Antique Icons of the Mother of God Attributed to St. Luke
According to the legend, the very first Christian icon of the Mother of God was painted by St. Luke himself. While some people think that this holy image was lost during the Middle Ages, there is also a belief that it was brought to Constantinople by a Byzantine Empress in the 5th century and hidden in the Hodegon Monastery built specifically for it. In such a case, it becomes understandable why all the copies of this antique icon are now called Hodegetria. However, we do not know the truth behind this legend, as well as we do not know how exactly the Mother of God looked like. All we know is that there are several antique icons depicting the Blessed Virgin Mary, which are attributed to St. Luke the Evangelist.
1. Our Lady of Vladimir
Our Lady of Vladimir is the first Christian icon that comes to mind when people think about antique icons of the Mother of God attributed to St. Luke. It is believed that it was brought to Vladimir from Constantinople in the early 12th century and, since then, has been the most highly venerated antique icon of the Virgin Mary in Russia. It is now displayed in the Tretyakov Gallery in Moscow.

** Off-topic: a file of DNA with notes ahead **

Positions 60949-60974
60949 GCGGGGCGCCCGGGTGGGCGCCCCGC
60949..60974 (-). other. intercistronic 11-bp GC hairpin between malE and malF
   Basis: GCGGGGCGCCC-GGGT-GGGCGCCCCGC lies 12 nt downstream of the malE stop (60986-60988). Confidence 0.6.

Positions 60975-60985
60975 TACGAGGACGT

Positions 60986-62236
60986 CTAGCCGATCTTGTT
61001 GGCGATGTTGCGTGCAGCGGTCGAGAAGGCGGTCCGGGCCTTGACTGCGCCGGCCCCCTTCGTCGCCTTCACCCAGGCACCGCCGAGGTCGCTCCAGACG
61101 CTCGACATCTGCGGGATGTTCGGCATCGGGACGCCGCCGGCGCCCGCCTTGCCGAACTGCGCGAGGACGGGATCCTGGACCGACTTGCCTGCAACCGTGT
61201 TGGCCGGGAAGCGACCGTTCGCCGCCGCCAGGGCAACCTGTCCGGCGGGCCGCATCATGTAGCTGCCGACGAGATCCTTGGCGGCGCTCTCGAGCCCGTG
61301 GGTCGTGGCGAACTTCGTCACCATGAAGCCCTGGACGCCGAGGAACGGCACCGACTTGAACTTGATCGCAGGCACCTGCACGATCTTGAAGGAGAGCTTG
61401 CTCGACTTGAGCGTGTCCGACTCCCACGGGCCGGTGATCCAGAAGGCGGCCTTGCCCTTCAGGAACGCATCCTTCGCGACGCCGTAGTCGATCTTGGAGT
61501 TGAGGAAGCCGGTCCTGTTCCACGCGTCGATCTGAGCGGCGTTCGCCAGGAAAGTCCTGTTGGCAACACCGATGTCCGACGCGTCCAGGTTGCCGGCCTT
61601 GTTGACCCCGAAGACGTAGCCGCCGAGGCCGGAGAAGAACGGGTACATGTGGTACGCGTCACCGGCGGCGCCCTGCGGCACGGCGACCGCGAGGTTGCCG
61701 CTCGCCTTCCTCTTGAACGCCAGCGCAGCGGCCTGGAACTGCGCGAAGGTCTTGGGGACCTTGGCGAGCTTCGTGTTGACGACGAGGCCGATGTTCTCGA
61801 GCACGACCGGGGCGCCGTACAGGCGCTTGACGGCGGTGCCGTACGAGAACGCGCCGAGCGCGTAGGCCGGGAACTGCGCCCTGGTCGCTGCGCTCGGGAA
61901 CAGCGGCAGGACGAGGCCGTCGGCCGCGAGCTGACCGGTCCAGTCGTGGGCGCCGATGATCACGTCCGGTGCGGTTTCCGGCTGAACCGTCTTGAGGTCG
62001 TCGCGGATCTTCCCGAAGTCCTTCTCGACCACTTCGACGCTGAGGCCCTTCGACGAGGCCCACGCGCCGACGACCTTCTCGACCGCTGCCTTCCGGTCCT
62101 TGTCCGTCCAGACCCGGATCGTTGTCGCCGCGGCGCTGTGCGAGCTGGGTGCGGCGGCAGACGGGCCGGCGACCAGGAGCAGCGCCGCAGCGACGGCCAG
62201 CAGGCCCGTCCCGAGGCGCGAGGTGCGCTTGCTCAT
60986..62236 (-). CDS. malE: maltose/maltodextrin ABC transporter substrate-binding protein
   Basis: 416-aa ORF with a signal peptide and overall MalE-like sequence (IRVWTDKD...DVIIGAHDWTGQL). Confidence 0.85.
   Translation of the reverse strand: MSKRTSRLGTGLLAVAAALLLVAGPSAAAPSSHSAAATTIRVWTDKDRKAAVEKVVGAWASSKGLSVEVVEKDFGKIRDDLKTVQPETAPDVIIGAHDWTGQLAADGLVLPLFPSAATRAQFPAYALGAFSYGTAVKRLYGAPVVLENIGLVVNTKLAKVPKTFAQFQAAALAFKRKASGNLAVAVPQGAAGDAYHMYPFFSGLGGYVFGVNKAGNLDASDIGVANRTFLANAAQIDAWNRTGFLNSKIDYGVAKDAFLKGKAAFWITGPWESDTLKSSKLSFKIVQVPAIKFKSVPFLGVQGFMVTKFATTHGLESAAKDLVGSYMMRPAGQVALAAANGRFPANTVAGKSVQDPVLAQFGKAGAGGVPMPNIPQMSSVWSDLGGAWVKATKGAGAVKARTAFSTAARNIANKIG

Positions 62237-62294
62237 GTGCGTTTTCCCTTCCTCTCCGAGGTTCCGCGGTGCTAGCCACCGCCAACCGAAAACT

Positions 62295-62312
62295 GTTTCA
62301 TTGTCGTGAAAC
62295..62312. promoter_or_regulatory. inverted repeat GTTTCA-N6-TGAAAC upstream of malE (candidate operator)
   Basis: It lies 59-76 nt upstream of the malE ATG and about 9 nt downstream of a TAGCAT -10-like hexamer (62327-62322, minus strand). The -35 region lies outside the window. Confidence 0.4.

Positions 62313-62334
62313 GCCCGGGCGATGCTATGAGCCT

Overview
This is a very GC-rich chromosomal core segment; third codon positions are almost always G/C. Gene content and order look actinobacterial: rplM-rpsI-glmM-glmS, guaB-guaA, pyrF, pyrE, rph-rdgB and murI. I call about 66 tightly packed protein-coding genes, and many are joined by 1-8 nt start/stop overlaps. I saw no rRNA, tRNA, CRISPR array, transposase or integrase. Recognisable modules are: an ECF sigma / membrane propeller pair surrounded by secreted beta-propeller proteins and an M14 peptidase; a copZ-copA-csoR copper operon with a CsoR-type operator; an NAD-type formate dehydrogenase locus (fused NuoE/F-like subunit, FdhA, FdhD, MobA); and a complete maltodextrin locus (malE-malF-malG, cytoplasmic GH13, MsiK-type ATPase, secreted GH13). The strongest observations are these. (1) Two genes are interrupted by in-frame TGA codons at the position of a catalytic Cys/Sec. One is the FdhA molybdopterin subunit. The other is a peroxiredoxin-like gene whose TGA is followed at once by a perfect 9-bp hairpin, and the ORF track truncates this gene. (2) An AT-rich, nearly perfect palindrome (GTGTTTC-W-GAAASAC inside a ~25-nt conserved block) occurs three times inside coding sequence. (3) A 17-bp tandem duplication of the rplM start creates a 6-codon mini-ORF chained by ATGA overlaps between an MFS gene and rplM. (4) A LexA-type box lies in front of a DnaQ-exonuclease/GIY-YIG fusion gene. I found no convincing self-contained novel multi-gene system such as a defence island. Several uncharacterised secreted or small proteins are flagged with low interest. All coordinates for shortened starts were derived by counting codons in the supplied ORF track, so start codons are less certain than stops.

2. Our Lady of Perpetual Help
This beautiful 15th-century hand-painted icon is considered to be a copy of the first Hodegetria image painted by St. Luke. According to a parchment found together with the icon, it came to Rome from the island of Crete where it was stolen from a monastery. Our Lady of Perpetual Help is now located in the Church of St. Alphonsus Liguori.
3. Salus Populi Romani
Known as “Protectress and Health of the Roman People,” Salus Populi Romani is another example of antique icons of the Mother of God located in Rome. For today, this important religious icon depicting the Theotokos with Christ Child is enshrined in the Basilica di Santa Maria Maggiore.
4. Our Lady of Czestochowa
Our Lady of Czestochowa also known as the Black Madonna of Czestochowa is one of the most revered antique icons of the Mother of God, which is believed to be painted by St. Luke the Evangelist on a cedar table top made by Jesus Christ. It is currently housed at the Jasna Gora Monastery in Czestochowa, Poland.
It is also worth noting that all of the above antique icons of the Theotokos are among those rare early Christian icons that are considered miracle-working, which makes them even more special and unique.